3. Participants are encouraged to give detailed information about the plants they can name in the first post in which that plant appears. My format will be as follows: the numbered list, with plants making their first appearance on the list in bold; each plant making its first appearance will then have a photograph taken by me, where possible, a list of information I already knew about the plant, and a list of information I learned subsequent to starting this challenge, and a list of information I’d like to know. (See below for an example.) This format is not obligatory, however, and participants can adapt this portion of the challenge to their needs and desires.
4. Participants are encouraged to make it possible for visitors to their blog to find easily all 100-Species-Challenge blog posts. This can be done either by tagging these posts, by ending every post on the challenge with a link to your previous post on the challenge, or by some method which surpasses my technological ability and creativity.
5. Participants may post pictures of plants they are unable to identify, or are unable to identify with precision. They should not include these plants in the numbered list until they are able to identify it with relative precision. Each participant shall determine the level of precision that is acceptable to her; however, being able to distinguish between plants that have different common names should be a bare minimum.
6. Different varieties of the same species shall not count as different entries (e.g., Celebrity Tomato and Roma Tomato should not be separate entries); however, different species which share a common name be separate if the participant is able to distinguish between them (e.g., camillia japonica and camillia sassanqua if the participant can distinguish the two—“camillia” if not).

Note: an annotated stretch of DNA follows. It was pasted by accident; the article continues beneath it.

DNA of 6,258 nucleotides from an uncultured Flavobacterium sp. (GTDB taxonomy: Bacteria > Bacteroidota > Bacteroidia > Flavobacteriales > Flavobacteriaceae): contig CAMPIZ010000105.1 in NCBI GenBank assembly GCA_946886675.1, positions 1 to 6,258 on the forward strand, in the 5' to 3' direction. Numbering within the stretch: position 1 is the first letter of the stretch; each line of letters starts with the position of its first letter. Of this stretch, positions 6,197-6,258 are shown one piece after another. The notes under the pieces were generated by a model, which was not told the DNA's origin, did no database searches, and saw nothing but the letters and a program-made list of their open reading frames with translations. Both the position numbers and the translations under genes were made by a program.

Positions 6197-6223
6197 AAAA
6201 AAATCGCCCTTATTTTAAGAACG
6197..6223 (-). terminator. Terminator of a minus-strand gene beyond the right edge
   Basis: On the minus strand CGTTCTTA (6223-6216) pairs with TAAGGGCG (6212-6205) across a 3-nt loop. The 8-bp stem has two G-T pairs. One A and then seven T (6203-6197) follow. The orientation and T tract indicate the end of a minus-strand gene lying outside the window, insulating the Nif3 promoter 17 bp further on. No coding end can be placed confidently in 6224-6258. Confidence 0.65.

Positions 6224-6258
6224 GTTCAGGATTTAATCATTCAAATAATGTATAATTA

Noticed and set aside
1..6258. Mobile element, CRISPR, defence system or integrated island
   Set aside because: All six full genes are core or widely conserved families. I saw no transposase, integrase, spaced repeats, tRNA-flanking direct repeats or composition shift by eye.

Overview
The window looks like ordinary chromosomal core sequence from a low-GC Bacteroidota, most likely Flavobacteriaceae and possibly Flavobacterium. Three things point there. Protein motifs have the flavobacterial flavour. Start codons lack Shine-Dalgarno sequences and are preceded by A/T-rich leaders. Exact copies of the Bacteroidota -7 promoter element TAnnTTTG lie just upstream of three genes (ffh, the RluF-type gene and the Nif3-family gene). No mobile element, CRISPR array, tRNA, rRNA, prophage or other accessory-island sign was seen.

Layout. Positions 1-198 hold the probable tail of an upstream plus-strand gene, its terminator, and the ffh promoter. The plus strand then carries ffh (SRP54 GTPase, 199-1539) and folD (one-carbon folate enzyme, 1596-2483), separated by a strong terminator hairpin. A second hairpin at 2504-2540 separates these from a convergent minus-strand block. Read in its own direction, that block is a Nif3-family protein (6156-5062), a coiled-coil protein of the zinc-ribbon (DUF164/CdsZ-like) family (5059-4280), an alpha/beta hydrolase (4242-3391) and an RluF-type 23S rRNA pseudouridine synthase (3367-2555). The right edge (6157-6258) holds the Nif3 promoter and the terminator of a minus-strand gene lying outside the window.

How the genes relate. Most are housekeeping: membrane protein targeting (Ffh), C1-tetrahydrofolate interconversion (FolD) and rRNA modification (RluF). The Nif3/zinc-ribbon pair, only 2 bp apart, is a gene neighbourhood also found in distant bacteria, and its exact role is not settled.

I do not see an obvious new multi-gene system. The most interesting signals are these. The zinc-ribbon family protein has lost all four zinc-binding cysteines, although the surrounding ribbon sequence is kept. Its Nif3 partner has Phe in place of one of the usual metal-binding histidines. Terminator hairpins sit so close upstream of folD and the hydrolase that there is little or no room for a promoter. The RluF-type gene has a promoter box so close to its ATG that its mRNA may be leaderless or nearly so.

7. Participants may take as long as they like to complete the challenge. You can make it as quick or as detailed a project as you like. I’m planning to blog a minimum of two plants per week, complete with pictures and descriptions as below, which could take me up to a year. But you can do it in whatever level of detail you like.
I’m going to “cheat” a little and start out with identifying and listing the photos I’ve already taken in the past year.
I can’t do a sidebar list; but I’ll label each post as “100 Species” so it will appear in the Categories list which is already in the sidebar. I’m going to bend rule #2 a little bit. I think I’ll just keep one list, a sort of index, and link to it from every new entry. I think it will keep each blog entry neater and keep me saner if I don’t repeat the information every time.
I’m not sure what level of detail I will strive for. Or if I’ll be at all consistent. I know I’m not going to set a specific day to post or a weekly goal or anything that will likely discourage me if I fail to meet it. Just try to add to it when I remember to take the camera with me for a walk and as I have the time and energy to look up the information. After all this is a pursuit for just me myself and I—though the girls will benefit from it down the road—and I’m working against the kids not with them in that time I devote to this challenge, except for the outdoors looking at plants stuff, is time I’m not doing activities with them.